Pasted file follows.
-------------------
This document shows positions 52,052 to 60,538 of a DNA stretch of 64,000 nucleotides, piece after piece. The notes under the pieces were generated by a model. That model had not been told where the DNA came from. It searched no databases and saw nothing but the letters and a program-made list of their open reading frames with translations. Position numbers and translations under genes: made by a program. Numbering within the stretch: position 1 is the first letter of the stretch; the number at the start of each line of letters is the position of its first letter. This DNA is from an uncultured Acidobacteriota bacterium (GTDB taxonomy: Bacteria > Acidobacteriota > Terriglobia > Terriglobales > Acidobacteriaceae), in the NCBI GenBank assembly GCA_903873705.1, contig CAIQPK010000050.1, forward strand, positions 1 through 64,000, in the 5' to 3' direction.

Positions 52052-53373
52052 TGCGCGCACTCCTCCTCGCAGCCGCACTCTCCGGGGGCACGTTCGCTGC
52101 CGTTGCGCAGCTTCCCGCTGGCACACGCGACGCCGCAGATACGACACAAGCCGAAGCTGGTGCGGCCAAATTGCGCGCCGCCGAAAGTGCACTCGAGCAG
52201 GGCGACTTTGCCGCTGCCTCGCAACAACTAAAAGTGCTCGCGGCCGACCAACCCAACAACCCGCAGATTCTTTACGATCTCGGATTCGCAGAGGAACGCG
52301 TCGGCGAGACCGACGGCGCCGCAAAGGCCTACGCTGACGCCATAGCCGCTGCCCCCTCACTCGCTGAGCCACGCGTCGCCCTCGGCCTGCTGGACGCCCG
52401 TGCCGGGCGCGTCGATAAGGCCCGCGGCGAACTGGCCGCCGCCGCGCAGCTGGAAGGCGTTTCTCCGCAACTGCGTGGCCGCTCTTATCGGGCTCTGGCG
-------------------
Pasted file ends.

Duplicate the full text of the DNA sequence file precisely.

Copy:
This document shows positions 52,052 to 60,538 of a DNA stretch of 64,000 nucleotides, piece after piece. The notes under the pieces were generated by a model. That model had not been told where the DNA came from. It searched no databases and saw nothing but the letters and a program-made list of their open reading frames with translations. Position numbers and translations under genes: made by a program. Numbering within the stretch: position 1 is the first letter of the stretch; the number at the start of each line of letters is the position of its first letter. This DNA is from an uncultured Acidobacteriota bacterium (GTDB taxonomy: Bacteria > Acidobacteriota > Terriglobia > Terriglobales > Acidobacteriaceae), in the NCBI GenBank assembly GCA_903873705.1, contig CAIQPK010000050.1, forward strand, positions 1 through 64,000, in the 5' to 3' direction.

Positions 52052-53373
52052 TGCGCGCACTCCTCCTCGCAGCCGCACTCTCCGGGGGCACGTTCGCTGC
52101 CGTTGCGCAGCTTCCCGCTGGCACACGCGACGCCGCAGATACGACACAAGCCGAAGCTGGTGCGGCCAAATTGCGCGCCGCCGAAAGTGCACTCGAGCAG
52201 GGCGACTTTGCCGCTGCCTCGCAACAACTAAAAGTGCTCGCGGCCGACCAACCCAACAACCCGCAGATTCTTTACGATCTCGGATTCGCAGAGGAACGCG
52301 TCGGCGAGACCGACGGCGCCGCAAAGGCCTACGCTGACGCCATAGCCGCTGCCCCCTCACTCGCTGAGCCACGCGTCGCCCTCGGCCTGCTGGACGCCCG
52401 TGCCGGGCGCGTCGATAAGGCCCGCGGCGAACTGGCCGCCGCCGCGCAGCTGGAAGGCGTTTCTCCGCAACTGCGTGGCCGCTCTTATCGGGCTCTGGCG